Text and data mining in intellectual property law: towards an autonomous classification of computational legal methods

Margoni, T. (2020) Text and data mining in intellectual property law: towards an autonomous classification of computational legal methods. Working Paper. UK Copyright and Creative Economy Centre University of Glasgow (CREATe), Glasgow, UK. (doi: 10.5281/zenodo.3752685).

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Publisher's URL: https://www.create.ac.uk/blog/2020/05/01/new-working-paper-text-and-data-mining-in-intellectual-property-law-towards-an-autonomous-classification-of-computational-legal-methods/


Text and Data Mining (TDM) can generally be defined as the “process of deriving high-quality information from text and data” and commonly refers to a set of automated analytical tools able to extract new, often hidden, knowledge from existing information. The impact that TDM may have on science, arts and humanities is invaluable. This is because by identifying the correlations and patterns that are often concealed to the eye of a human observer due to the amount, complexity, or variety of data surveyed, TDM allows for the discovery of concepts or the formulation of correlations that would have otherwise remained concealed or undiscovered. Considering this point of view, it can be effectively argued that TDM creates new knowledge from old data. The first part of this paper illustrates the state of the art in the still nascent field of TDM and related technologies applied to IP and legal research more generally. Furthermore, it formulates some proposals of systematic classification in a field that suffers from a degree of terminological vagueness. In particular, this paper argues that TDM, together with other types of data-driven analytical tools, deserves its own autonomous methodological classification as ‘computational legal methods.’ The second part of the chapter paper offers concrete examples of the application of computational approaches in IP legal research. This is achieved by discussing a recent project on TDM, which required the development of different methods in order to address certain problems that emerged during the implementation phase. The discussion allows to take a detailed view of the technology involved, of the relevant skills that legal researchers necessitate, and of the obstacles that the application of TDM to IP research contributes to overcome. In particular, it demonstrates some of the advantages in terms of automation and predictive analysis that TDM enables. At the same time, the limited success of the experiment also shows that there are a number of training and skill-related issues that legal researchers and practitioners interested in the application of TDM and computational legal methods in the field of IP law should consider. Accordingly, the second argument advanced in this chapter paper is that law school programmes should include in their educational offer training on computational legal methods.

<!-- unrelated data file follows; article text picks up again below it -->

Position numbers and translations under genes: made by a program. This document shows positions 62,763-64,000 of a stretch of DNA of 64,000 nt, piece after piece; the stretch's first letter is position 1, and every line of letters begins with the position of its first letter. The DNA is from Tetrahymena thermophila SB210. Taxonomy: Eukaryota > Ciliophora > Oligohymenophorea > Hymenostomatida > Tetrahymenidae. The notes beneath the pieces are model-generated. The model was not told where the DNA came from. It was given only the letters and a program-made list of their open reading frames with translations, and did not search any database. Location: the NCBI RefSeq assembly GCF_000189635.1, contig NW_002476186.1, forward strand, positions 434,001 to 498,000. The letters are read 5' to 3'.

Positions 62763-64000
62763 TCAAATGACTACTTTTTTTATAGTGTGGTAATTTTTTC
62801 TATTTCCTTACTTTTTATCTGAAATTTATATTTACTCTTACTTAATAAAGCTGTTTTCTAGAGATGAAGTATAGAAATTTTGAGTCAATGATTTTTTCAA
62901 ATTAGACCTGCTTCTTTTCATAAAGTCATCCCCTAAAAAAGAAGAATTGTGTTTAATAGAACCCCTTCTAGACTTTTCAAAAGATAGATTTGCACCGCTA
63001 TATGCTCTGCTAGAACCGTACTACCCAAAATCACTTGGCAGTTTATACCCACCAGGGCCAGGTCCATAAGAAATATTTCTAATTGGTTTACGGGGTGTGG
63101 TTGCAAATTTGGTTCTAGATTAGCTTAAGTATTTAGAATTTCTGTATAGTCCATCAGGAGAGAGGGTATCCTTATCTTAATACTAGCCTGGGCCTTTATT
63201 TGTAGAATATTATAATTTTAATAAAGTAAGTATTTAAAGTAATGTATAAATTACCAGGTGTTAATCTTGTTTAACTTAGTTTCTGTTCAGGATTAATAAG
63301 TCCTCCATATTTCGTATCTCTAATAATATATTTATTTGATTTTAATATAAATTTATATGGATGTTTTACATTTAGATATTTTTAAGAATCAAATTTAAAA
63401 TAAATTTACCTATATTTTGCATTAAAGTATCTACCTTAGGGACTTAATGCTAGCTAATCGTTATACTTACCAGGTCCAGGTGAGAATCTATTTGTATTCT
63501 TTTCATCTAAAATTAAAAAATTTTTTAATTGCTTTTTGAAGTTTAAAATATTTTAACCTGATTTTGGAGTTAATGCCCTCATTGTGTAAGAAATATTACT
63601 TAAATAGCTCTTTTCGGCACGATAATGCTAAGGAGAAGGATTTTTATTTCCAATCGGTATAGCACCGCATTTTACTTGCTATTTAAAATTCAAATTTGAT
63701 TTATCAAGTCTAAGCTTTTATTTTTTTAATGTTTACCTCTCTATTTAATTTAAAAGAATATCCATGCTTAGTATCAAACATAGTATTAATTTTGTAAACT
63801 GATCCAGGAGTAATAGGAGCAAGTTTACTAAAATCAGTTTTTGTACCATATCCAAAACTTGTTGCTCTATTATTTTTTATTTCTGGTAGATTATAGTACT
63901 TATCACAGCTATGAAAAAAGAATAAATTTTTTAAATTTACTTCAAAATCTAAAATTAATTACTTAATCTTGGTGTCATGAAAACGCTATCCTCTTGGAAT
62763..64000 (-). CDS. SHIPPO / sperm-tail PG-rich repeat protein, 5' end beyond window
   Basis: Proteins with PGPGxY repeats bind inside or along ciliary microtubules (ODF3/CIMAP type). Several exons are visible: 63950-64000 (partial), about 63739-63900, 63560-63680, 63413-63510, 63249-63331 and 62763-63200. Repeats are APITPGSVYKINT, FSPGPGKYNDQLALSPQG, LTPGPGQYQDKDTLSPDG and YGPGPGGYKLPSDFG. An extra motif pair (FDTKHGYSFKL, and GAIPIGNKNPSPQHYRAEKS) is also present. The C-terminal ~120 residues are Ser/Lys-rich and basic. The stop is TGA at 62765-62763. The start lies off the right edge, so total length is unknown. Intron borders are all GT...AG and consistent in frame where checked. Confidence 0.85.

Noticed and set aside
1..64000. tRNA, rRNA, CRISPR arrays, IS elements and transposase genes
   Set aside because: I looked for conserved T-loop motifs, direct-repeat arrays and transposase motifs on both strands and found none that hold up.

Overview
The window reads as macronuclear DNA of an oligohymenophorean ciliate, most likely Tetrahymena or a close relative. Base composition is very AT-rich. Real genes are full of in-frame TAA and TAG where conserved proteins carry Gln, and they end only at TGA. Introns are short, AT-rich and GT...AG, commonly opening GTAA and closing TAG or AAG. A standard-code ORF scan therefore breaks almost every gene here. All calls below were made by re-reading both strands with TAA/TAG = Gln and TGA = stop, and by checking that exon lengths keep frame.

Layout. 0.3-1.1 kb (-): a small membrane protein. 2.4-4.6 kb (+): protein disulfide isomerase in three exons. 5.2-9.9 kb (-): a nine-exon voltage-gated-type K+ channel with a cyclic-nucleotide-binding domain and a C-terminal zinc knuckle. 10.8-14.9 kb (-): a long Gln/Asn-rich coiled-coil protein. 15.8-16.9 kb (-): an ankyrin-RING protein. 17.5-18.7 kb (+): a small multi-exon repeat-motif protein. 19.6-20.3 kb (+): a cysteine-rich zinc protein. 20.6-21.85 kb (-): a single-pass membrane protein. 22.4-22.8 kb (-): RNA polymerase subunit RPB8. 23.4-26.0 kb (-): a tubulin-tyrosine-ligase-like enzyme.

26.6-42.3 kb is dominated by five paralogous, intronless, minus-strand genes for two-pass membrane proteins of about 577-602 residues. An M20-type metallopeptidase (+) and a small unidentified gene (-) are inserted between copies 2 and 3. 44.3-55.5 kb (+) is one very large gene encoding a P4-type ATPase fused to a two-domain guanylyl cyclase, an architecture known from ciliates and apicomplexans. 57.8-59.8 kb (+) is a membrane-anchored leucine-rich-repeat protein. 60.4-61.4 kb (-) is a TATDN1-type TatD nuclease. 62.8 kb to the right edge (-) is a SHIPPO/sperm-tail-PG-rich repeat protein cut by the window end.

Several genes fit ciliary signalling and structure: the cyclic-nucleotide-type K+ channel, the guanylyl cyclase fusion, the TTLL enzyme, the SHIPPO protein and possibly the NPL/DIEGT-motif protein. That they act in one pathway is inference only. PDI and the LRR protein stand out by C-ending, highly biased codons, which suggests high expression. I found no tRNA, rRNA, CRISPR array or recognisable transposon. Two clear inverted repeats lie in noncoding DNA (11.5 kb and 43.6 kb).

Item Type:Research Reports or Papers (Working Paper)
Additional Information:This research was supported by H2020 grant ReCreating Europe: Rethinking digital copyright law for a culturally diverse, accessible, creative Europe (grant no 870626).
Glasgow Author(s) Enlighten ID:Margoni, Dr Thomas
Authors: Margoni, T.
College/School:College of Social Sciences > School of Law
Publisher:UK Copyright and Creative Economy Centre University of Glasgow (CREATe)
Copyright Holders:Copyright © 2020 The Author
First Published:First published in CREATe Working Paper Series 2020/21
Publisher Policy:Reproduced under a Creative Commons License

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